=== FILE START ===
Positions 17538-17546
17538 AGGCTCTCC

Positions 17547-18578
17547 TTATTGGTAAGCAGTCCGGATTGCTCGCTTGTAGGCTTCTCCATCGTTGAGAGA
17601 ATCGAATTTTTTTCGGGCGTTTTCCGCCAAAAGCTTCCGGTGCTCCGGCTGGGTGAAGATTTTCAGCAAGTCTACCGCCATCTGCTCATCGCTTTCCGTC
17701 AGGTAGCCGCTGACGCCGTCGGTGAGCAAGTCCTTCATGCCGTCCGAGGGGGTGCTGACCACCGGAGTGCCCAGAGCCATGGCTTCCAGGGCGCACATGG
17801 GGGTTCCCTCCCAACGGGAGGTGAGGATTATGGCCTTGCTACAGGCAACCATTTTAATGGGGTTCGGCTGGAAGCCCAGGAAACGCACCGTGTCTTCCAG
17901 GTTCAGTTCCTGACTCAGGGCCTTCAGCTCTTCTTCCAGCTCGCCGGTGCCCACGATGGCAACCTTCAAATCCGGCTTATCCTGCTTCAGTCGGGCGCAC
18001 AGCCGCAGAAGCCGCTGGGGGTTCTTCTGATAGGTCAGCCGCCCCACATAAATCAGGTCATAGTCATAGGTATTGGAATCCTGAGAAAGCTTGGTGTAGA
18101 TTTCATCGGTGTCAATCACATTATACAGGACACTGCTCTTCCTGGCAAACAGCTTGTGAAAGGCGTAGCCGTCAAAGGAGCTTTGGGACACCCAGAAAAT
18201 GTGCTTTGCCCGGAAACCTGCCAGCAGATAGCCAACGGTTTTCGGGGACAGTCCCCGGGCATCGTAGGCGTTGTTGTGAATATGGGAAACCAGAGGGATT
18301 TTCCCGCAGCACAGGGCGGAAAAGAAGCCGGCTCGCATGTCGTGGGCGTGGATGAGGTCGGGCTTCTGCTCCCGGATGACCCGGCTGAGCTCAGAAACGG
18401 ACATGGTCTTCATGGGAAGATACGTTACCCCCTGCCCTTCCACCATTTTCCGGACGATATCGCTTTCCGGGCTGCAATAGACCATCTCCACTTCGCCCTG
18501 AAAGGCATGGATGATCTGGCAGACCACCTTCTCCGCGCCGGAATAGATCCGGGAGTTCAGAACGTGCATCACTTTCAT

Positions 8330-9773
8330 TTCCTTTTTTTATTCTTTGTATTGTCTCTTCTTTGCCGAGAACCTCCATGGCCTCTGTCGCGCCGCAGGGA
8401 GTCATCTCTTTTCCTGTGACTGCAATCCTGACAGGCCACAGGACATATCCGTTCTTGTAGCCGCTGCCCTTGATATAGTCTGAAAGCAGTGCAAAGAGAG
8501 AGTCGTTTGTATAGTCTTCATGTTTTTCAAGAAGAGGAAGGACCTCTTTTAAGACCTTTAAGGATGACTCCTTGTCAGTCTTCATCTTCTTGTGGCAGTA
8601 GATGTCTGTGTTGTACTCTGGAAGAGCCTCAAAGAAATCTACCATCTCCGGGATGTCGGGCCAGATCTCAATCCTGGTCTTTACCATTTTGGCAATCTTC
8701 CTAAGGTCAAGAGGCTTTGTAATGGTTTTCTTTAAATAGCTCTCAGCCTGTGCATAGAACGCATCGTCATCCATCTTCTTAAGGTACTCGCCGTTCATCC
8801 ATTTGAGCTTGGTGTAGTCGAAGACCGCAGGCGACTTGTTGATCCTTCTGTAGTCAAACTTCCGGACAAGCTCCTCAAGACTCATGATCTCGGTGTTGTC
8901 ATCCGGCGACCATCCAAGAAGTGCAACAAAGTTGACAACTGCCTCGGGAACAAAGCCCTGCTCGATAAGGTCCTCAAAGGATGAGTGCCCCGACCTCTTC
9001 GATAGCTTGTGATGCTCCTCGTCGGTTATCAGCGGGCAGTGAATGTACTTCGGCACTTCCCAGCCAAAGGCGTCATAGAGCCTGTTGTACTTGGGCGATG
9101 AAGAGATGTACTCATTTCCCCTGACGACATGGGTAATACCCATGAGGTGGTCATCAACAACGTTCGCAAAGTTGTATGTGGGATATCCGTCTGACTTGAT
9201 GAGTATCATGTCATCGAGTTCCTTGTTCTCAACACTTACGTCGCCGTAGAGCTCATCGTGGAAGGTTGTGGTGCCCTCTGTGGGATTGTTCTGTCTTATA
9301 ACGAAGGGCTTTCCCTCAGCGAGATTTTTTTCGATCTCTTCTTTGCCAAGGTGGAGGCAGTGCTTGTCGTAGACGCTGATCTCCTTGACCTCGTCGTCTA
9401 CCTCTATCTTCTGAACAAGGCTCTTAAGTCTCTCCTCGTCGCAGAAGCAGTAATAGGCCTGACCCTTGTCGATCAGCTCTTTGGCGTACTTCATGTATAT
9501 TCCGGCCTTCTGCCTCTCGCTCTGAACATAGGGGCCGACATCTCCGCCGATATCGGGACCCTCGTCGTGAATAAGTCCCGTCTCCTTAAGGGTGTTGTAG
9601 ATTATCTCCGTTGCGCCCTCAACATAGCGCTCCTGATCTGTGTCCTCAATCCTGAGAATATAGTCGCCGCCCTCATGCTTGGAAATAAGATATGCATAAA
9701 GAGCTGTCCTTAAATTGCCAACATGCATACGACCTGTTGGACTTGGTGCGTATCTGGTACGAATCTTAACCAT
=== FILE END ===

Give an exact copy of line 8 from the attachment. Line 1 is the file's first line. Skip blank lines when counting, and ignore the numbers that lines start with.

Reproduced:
17901 GTTCAGTTCCTGACTCAGGGCCTTCAGCTCTTCTTCCAGCTCGCCGGTGCCCACGATGGCAACCTTCAAATCCGGCTTATCCTGCTTCAGTCGGGCGCAC